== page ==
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Ingredients In E-Cigarettes: What We Know And Don't Know

The region including Dallas-Fort Worth has reported about 22 cases of lung injury believed to be related to vaping.

The CDC currently estimates more than 1,000 cases of lung-related illnesses across the country related to e-cigarettes. The cases have developed over years, and doctors have learned a lot over that time about vaping. But one pulmonologist worries about what we still don’t know.

Dr. Mark Millard with Baylor Foster Lung Care Center in Dallas says the first case in the Dallas-Fort Worth area appeared three or four years ago. It was a young man brought to the emergency room who ultimately died of an acute lung injury.

“And the only thing that could be found was that he was vaping something that he had bought from a mom-and-pop operation, or vaping shop, out in the Mid Cities,” Millard said.

The doctor who cared for him was convinced there was something in the vaping substance itself. But the ingredients were the secret of the shop that’s believed to have gone out of business.  

Dr. Millard says what is known today about ingredients in e-cigarettes is reason for worry.


Two dangerous e-cigarette ingredients: “There are a number of substances — the popcorn flavoring diacetyl can cause lung injury. You can have safe ingredients. For example, propylene glycol is the diluent in many of the commerically available e-cigarettes.”

Diluent? “The diluent it's packaged with, it's dissolved in. The nicotine is dissolved in propylene glycol. At low voltages, that's probably relatively innocuous. But as we've gotten more sophisticated, moved to second- and third-generation devices, as the voltage has increased, what we've seen is propylene glycol actually turns into formaldehyde at really high temperatures. And so if you've got it dialed up to high, you're in trouble and even the simple vegetable oils at the same thing they turn into acetaldehyde.”

What worries you most about vaping? “We have no clue what the long-term risks of vaping are. We do know that the respiratory system has never seen this before. We haven't had time to figure out what this does to the surface lining of the lungs. It's not just the e-cigarette. If it were only the e-cigarette, you can argue it's probably safer to use an e-cigarette than a pack a day of tobacco. But beyond that when you start putting stuff that you can find off the drugstore shelf because it might taste good or it might smell good or it might make you feel good, or buy off the street, we have no clue what we're getting into.”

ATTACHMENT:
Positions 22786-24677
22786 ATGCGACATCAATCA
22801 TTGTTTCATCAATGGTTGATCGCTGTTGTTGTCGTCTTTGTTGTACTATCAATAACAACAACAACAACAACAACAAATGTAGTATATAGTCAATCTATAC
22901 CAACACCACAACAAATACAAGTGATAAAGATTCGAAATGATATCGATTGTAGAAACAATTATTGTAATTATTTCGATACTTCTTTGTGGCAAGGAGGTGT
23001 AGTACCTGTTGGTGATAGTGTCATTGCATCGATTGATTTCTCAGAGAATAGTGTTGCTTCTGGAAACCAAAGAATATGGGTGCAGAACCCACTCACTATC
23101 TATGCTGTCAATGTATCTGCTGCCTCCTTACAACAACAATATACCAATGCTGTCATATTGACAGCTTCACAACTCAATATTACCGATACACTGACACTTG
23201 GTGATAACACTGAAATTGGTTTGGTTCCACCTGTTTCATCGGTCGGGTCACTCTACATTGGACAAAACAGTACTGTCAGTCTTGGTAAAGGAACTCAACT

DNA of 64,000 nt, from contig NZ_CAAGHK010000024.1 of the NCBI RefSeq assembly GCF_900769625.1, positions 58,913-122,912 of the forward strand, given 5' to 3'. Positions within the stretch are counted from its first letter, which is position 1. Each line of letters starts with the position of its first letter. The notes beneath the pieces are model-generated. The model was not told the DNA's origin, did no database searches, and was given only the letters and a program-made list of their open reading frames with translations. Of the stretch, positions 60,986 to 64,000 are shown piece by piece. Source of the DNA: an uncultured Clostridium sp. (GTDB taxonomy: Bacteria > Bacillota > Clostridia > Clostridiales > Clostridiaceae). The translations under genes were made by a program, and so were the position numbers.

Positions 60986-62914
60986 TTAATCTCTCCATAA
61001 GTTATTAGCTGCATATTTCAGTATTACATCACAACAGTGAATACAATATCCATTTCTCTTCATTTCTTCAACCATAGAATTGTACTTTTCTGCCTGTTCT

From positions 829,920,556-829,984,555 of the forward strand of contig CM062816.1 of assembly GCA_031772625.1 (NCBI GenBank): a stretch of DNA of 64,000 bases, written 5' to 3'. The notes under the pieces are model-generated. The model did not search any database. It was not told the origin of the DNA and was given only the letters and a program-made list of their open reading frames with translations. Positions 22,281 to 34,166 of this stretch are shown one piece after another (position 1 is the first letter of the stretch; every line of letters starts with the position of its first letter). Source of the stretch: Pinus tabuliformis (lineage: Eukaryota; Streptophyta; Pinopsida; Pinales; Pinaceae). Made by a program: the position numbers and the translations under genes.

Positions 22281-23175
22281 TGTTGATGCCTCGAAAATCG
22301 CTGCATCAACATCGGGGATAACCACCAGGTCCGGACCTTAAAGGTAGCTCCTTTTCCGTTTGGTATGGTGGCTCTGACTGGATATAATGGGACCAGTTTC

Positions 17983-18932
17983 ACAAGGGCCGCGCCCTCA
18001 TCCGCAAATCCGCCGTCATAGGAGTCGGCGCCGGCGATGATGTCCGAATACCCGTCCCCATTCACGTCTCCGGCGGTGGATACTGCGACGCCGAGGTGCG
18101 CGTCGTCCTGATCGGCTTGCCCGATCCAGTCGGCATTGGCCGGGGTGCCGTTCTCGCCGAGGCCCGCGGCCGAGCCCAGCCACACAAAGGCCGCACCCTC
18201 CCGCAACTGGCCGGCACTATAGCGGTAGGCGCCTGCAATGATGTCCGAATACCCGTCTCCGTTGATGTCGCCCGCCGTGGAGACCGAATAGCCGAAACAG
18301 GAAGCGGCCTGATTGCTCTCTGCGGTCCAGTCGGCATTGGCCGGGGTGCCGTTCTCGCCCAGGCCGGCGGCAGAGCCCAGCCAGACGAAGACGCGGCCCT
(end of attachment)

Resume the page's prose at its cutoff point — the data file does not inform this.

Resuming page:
CDC: Outbreak of Lung Injury Associated with E-Cigarette Use, or Vaping

Inhale this: Why vaping is destroying Your lungs

54 vaping-related illnesses reported in Texas

Popcorn Lung: A Dangerous Risk of Flavored E-Cigarettes

Sam Baker is KERA's senior editor and local host for Morning Edition. The native of Beaumont, Texas, also edits and produces radio commentaries and Vital Signs, a series that's part of the station's Breakthroughs initiative. He also was the longtime host of KERA 13’s Emmy Award-winning public affairs program On the Record. He also won an Emmy in 2008 for KERA’s Sharing the Power: A Voter’s Voice Special, and has earned honors from the Associated Press and the Public Radio News Directors Inc.